G20 Makes the Right Calls on “Harnessing Digitalisation”

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The July 7-8, 2017 G20 Leaders’ Declaration includes good language on harnessing digitalization.  SIIA hopes that the ideas in this and other sections of the Declaration will contribute to “Shaping an interconnected world.”   Supporting the free flow of information while respecting applicable legal frameworks for privacy, data protection, and intellectual property rights is the correct approach. 

The leaders said that the G20 Roadmap for Digitalisation, which can be found here (see Annex paper 1), will guide future work.  The roadmap contains 11 policy areas where the G20 would like to see action.

The G20 wants to improve world-wide access to digital technologies, which means more people need to have access to the Internet.  So, the leaders encourage G20 countries to develop digital strategies that support the ITU’s Global Connect 2020 Agenda goals.  The optimal way to do so is for countries to have a regulatory environment that allows consumers and businesses to harness the best of what technology has to offer.  Tala’s Zack Marks pointed out at an SIIA-organized workshop in Geneva for WTO E-commerce representatives that the fact that Tala is able to transfer data in and out of Kenya to use affordable cloud computing solutions is what allows it to offer small loans over mobile phones in that country. Interoperability is key in this regard.  This SIIA resource paper provides information on such possibilities for policymakers, especially in developing countries.

The Global Internet Connectivity Alliance (the Secretariat is hosted by the World Bank in Singapore) is another worthy initiative.  There is a demand for learning what encourages Internet connectivity – sharing best practices in this regard is worthwhile.

Adapting policy for an increasingly digital and information and knowledge driven economy is natural for advanced G20 economies.  There is a huge demand for data scientists in the United States and elsewhere.  IBM, for instance, predicts that demand for data professionals in the United States will increase by 28% in 2020.  This is why SIIA strongly supports training afforded by proven successful programs such as the Carl T. Perkins Career Technical Education Act.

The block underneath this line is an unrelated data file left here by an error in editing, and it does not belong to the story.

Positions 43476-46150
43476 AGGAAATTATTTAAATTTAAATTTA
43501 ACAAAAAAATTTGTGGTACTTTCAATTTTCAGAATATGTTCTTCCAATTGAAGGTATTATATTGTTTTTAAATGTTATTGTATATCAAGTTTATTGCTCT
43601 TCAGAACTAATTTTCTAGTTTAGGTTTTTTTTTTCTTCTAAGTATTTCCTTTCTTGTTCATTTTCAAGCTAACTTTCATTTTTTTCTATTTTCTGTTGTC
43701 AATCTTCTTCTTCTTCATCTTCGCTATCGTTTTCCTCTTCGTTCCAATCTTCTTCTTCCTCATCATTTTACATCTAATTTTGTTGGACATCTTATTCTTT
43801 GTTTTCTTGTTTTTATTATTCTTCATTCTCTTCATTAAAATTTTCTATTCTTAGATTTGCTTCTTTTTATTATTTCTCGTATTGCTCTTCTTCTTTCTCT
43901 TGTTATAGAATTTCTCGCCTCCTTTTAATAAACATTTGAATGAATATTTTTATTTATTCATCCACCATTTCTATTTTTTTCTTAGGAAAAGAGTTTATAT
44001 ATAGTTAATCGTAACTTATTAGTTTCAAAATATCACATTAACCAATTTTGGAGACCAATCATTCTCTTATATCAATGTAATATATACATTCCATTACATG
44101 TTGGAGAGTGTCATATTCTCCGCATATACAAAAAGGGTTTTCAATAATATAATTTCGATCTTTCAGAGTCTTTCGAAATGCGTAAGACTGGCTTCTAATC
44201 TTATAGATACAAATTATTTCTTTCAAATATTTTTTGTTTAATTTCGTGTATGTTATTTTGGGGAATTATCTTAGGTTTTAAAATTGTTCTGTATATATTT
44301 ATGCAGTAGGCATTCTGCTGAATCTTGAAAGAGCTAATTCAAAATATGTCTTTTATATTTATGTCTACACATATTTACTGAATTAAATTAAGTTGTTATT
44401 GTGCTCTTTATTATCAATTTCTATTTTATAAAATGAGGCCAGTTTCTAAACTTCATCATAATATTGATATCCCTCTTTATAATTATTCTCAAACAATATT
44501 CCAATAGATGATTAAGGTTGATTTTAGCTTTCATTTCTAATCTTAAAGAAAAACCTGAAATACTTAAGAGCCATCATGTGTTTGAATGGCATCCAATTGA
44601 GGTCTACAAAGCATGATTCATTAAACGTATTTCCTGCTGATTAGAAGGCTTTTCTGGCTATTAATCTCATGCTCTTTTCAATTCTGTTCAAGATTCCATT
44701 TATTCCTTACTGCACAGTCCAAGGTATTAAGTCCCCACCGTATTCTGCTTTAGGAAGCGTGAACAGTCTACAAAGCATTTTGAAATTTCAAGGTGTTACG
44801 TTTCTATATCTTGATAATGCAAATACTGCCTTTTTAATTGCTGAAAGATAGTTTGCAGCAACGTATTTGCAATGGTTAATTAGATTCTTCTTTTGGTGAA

SIIA supports fostering competition in the digital economy.  Our view is that competition analysis should be informed by experience, particularly for consumers, in G20 economies.

It is critical to foster the use of advanced digital technologies among Medium to Small and Medium Sized Enterprises (MSMEs).  Indeed, these companies are some of the most important beneficiaries of open markets.  That is one reason SIIA is so strongly supportive of a modernized North American Free Trade Agreement (NAFTA) that would promote digitally-enabled trade in both goods and services.

The continued development of the Internet of Things (IOT) is critical.  SIIA released this White Paper on considerations for policymakers as they develop IOT policy.  Perhaps the most significant one is not to adopt an overarching policy or legal framework.  Regulation should focus on empirically grounded potential risk and be used sparingly.

There should indeed be an environment where all people can adapt to and excel in the digital economy and society.  Besides the Carl T. Perkins Act mentioned earlier in this blog, SIIA and its member companies support government/industry collaboration on making digital products and services available to people with disabilities.  We encourage common standards development such as the Web Accessibility Initiative (WCAG 2.0) that allow companies to build in disability components at the design stage that, in this case, makes websites more accessible to visually and/or hearing impaired individuals.

Strengthening trust, including on privacy, in the digital economy is absolutely essential to its future growth.  This means that countries should have privacy systems appropriate for their legal traditions and preferences.  But we also strongly support the G20’s recognition on “the importance of promoting interoperability between privacy frameworks of different countries.”  SIIA showcased the feasibility and desirability of such interoperability frameworks at another WTO workshop for Trade in Services Agreement (TISA) Negotiators.  See also this cross-border data flow interoperability options paper for policymakers to consider.    

The promotion of consumer protection online is another critically important component in unleashing additional e-commerce.  Voluntary stakeholder agreements are a useful element in promoting consumer protection and there is scope for additional agreements.

SIIA encourages further work on measuring the digital economy.  We look forward to reviewing the “G20 Action Plan to Improve Measurement of the Digital Economy in Macroeconomic Statistics.”  This will be delivered by the OECD and the IMF (working with other organizations as well) later this year.

Finally, SIIA strongly supports bridging the digital gender divide.  Certainly, one of the ways to do that is to make digital financial services more accessible and appropriate for women.  Those services need to be available in the first place, which again reinforces the point that cross-border data flows are essential so as to be able to deliver the benefits of cloud-based computing services.

So, the G20 is on the right path to promoting digital economy potential.  SIIA looks forward to working with G20 governments, especially next year’s host, Argentina, to build on the success of this year’s meeting. 

Carl Carl Schonander is Senior Vice President for Global Public Policy.